I just finished watching the Star Wars series with my 12-year old, and it was a lot of fun. If you want to try it, here is the best sequence to watch it. It made me reminisce about borrowing VHS tapes and watching movies during my first few years in the US when weekend entertainment used to mean a stop at the local Blockbuster or Hollywood video to pick up a few movies from their stores for the weekend. I still vividly remember when Netflix was launched (I was an early adopter) – and it was such a breath of fresh air to add the movies I wanted to watch to a Netflix list, and the DVDs would magically show up at my doorstep in time for the weekend.
Today, I wanted to discuss how Netflix managed to create an entirely new category of online DVD rentals delivered home using the Blue Ocean Strategy lens. Before we dive into the Netlflix story, a quick note on Red Ocean vs. Blue Ocean. Red Ocean refers to the highly competitive markets where companies compete on existing parameters such as price, features, etc. Blue Ocean refers to when a company tries an entirely new way of servicing existing customers or expanding the customer base by a highly differentiated offering. Almost all of the large technology innovations we take for granted, such as products (smartphones, tablets, laptops, etc.) or services (ride-sharing, food delivery, e-commerce, etc.), are birthed by Blue Ocean strategies.
Now, back to my Blockbuster rental days. Blockbuster used to be ubiquitous in the 1990s with more than 9000 stores across the US. It had revenues of >$5 billion by the early 2000s, whereas Netflix was a tiny startup. Here’s a comparative graph of Blockbuster vs. Netflix. Netflix is now valued at over $200 billion, whereas Blockbuster is non-existent.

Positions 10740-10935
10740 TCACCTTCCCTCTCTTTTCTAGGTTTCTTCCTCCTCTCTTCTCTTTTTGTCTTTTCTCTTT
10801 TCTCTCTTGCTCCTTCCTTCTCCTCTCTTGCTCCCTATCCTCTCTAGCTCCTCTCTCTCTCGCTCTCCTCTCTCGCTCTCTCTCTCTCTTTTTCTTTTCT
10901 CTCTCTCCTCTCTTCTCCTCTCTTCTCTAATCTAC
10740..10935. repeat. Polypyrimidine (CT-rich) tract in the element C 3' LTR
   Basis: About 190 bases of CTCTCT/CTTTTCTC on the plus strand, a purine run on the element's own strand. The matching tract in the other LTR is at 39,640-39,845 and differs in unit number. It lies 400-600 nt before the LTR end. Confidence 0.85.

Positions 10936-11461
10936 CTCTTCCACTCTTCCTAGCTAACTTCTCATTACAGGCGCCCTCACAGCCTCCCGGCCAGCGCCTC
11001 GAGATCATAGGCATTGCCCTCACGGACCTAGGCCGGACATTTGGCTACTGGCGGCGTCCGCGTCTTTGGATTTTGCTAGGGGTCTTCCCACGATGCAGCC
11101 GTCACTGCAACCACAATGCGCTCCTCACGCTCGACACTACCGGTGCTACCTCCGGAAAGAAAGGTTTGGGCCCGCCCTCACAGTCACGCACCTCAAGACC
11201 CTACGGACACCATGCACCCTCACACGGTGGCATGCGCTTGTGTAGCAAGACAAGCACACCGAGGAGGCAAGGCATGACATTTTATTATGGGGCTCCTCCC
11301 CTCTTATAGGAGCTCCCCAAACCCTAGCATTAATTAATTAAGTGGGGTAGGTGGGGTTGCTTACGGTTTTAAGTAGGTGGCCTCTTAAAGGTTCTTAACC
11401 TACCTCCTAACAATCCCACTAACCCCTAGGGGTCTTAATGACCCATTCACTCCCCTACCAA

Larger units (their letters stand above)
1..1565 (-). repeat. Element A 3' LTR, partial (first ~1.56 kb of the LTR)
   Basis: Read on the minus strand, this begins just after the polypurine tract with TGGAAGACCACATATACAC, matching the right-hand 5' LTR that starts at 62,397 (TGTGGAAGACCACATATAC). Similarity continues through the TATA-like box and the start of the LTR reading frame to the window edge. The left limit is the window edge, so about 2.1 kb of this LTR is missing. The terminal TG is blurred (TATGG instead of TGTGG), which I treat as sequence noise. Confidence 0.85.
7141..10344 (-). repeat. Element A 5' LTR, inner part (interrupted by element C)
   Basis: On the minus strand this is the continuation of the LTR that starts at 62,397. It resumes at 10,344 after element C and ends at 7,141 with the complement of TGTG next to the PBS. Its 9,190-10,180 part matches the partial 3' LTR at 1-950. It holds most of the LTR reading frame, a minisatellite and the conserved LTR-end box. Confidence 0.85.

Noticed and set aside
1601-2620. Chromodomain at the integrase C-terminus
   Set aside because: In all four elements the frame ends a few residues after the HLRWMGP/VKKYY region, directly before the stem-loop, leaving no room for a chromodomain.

What did Netflix do well to create a Blue Ocean market? To answer this, we will use the two frameworks suggested by the authors of Blue Ocean Strategy. The Four Action Framework and the Strategy Canvas.
Four Action Framework
There are four key questions to answer from a buyer’s perspective for this framework, as outlined in the image.
Here’s what Netflix did across these four parameters to make a compelling offering and building a loyal customer base:
- Eliminate: Late fees (used to be my most significant pain point), Stores (unnecessary trip eliminated and cost savings for Netflix)
- Reduce: Impulse purchases (had to wait for the movie to come), Price per movie rented
- Raise: Selection (long-tail of movies available), duration of the rental (keep the DVD as long as you want – you will only get a new one when you return the one you had)
- Create: Home delivery of DVDs, Automatic dispatch of your next movie once you return the current one, the recommendation engine
Strategy Canvas is a tool to look at the various parameters, again from a buyer’s perspective, and see which aspects we would like to Eliminate, Raise, Reduce or Create to make our offering unique to create a Blue Ocean. Here you give relative values to the various parameters to make appropriate trade-offs. Here is how Netflix did this (if you want a complete look at Netflix’s Blue Ocean Strategy, take a look here.)